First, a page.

Architectural firms, telecommunications firms and businesses involved with electronic and information technology are working hard to comply with a variety of legal mandates covering accessibility for individuals with disabilities. Market forces are also at work – the “baby-boomers” being the most visible example. Given the scope and breadth of the Federal laws and growing market pressures it is necessary to introduce design principles and concepts that address increased accessibility for all individuals. This presentation is designed to provide background information on the major Federal laws that cover accessibility.
There are a growing number of reasons to accelerate the movement of accessible design into mainstream engineering. Historically, ethical concerns have dominated this movement, but now we must include market pressures and a growing number of federal laws and regulations mandating the accessibility of products and services for individuals with disabilities. This presentation will focus on the legal imperatives.
The Americans with Disabilities Act (ADA) of 1990 is a major milestone with respect to accessible design. It established definitions and mandates that are dominating accessibility issues.
The various titles (I to V) of the ADA cover everything from access to the workplace, to State and local government services, to public places and commercial facilities, to telecommunications. It also covers monitoring and enforcement of the law’s mandates.
. United States Department of Justice Policy Ruling, 9/9/96: ADA Accessibility Requirements Apply to Internet Web Pages 10 NDLR 240 The Americans with Disabilities Act (ADA) requires covered entities to furnish appropriate auxiliary aids and services where necessary to ensure effective communication with individuals with disabilities, unless doing so would result in a fundamental alteration to the program or service or in an undue burden. See 28 C.F.R. 36.303; 28 C.F.R. 35.160. Auxiliary aids include taped texts, Brailled materials, large print materials, captioning and other methods of making audio and visual media available to people with disabilities. The policy ruling states that ADA Titles II and III require State and local governments and the business sector to provide effective communication whenever they communicate through the Internet. The effective communication rule applies to covered entities using the Internet for communications regarding their programs, goods or services since they must be prepared to offer those communications via an accessible medium. Specifically addressing the needs of people with visual disabilities, this policy ruling points out that providing a text format rather than a graphical format assures accessibility to the Internet for individuals using screenreaders. Without special coding, a text browser will only display the word "image" when it reads a graphic image. Moreover, if the graphic is essential to navigating the site (such as a navigational button or arrow) or if it imparts vital information (such as a table or image map) the user can get stuck and not be able to move or understand the information provided. As one user put it: When blind people use the internet and come across unfriendly sites, we aren't surfing, we are crawling ....Imagine hearing pages that say, 'Welcome to ...[image].' 'This is the home of ... [image].' 'Link, link, link.' It is like trying to use Netscape with your monitor off and the mouse unplugged. See how far you'll get. http://www.rit.edu/~easi/law/weblaw1.htm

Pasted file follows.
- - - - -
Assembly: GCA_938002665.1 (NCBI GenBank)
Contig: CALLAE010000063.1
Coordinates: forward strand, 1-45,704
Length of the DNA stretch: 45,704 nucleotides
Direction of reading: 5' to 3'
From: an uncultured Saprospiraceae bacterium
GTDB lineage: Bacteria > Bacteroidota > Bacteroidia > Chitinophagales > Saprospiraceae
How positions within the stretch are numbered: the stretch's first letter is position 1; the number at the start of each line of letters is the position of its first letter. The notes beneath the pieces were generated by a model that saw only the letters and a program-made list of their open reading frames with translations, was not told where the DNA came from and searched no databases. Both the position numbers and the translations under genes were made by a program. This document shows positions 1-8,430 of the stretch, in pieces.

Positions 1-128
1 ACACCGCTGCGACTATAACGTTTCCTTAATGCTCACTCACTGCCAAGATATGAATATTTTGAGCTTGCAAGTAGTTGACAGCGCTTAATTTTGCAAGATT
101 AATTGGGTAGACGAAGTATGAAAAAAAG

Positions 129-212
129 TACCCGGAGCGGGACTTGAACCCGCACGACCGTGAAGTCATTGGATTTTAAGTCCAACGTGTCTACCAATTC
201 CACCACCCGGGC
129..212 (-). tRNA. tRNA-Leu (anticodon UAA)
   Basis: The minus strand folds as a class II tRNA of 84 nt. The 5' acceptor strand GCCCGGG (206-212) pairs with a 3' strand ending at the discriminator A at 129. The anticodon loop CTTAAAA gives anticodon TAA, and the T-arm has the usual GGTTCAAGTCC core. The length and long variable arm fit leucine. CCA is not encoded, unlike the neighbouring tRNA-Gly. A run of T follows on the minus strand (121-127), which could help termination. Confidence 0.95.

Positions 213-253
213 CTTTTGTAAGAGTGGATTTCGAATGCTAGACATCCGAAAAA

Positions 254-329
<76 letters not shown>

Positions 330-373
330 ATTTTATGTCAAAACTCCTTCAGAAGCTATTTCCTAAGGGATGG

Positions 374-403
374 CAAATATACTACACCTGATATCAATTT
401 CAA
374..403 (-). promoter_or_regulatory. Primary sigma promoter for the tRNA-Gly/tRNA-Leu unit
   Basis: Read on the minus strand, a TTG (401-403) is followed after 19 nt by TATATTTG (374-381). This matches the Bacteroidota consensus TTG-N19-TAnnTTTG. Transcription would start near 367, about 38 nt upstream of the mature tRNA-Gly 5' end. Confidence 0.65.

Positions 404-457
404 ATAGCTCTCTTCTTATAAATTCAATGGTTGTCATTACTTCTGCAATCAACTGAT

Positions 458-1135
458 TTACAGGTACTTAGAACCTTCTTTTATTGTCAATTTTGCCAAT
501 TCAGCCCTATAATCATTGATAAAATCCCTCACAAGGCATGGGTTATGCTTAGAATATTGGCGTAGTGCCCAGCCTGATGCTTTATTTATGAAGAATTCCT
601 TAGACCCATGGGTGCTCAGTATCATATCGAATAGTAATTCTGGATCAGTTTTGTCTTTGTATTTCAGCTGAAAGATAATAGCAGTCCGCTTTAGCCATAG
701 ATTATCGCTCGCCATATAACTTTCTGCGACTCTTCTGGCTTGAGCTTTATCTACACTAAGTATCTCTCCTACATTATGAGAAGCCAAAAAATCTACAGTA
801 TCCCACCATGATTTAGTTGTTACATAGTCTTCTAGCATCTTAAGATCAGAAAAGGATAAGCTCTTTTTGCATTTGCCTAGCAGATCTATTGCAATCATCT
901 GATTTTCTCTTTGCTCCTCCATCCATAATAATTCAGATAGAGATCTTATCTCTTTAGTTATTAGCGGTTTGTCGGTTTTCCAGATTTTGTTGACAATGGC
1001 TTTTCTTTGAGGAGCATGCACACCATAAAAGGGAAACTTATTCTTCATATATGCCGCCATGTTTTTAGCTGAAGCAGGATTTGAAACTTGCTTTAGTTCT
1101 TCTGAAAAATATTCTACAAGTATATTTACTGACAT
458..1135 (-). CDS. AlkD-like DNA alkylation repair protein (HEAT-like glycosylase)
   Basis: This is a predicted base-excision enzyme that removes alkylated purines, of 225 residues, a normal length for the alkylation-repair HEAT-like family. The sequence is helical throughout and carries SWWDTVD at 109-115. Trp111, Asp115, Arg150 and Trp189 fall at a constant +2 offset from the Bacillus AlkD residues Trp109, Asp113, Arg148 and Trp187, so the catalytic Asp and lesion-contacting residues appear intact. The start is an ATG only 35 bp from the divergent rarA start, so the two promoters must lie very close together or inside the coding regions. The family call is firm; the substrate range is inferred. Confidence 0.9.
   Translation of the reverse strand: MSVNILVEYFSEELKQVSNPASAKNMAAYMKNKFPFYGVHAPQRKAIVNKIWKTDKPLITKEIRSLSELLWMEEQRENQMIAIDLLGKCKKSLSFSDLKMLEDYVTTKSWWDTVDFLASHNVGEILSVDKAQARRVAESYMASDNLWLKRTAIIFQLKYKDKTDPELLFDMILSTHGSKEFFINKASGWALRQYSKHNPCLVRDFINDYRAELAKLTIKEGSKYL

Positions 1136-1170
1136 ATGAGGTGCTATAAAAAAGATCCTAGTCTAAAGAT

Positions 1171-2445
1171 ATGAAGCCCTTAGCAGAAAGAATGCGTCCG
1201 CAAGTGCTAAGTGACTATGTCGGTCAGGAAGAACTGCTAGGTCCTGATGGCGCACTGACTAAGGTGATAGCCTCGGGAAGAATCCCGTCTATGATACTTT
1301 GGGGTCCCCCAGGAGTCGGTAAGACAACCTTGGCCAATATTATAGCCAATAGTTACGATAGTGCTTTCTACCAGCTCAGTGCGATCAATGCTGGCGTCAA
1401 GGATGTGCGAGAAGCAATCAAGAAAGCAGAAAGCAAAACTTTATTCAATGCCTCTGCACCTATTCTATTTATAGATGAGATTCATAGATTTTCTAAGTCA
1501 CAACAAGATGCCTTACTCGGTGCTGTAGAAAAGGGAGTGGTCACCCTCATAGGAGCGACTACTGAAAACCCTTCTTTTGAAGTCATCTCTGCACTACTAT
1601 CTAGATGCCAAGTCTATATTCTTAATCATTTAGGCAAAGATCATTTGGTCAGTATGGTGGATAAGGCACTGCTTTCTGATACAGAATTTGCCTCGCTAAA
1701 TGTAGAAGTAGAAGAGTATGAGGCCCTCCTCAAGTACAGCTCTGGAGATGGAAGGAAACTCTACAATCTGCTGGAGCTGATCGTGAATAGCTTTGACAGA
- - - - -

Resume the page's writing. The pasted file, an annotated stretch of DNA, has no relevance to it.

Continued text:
ADA Workplace Presentation: Dealing with the Americans With Disabilities Act
Federal Laws dealing with accessibility have spawned a
collection of guidelines covering products and services
that impact most industries and businesses while
touching the lives of all people, in one way or another.
Yet accessible and universal design concepts and
principles are not finding their way into engineering
educational programs. This represents
a serious knowledge gap – one that
needs to be addressed.
The three laws which deal most directly with the accessibility of
products and services are:
•Americans with Disabilities Act a major civil rights law
prohibiting discrimination on the basis of disability in the private
and public sectors.
•Telecommunications Act (Section 255) requires access to new
telecommunications and customer premises equipment where
•Rehabilitation Act Amendments amends section 508 of the
Rehabilitation Act to ensure access to electronic and information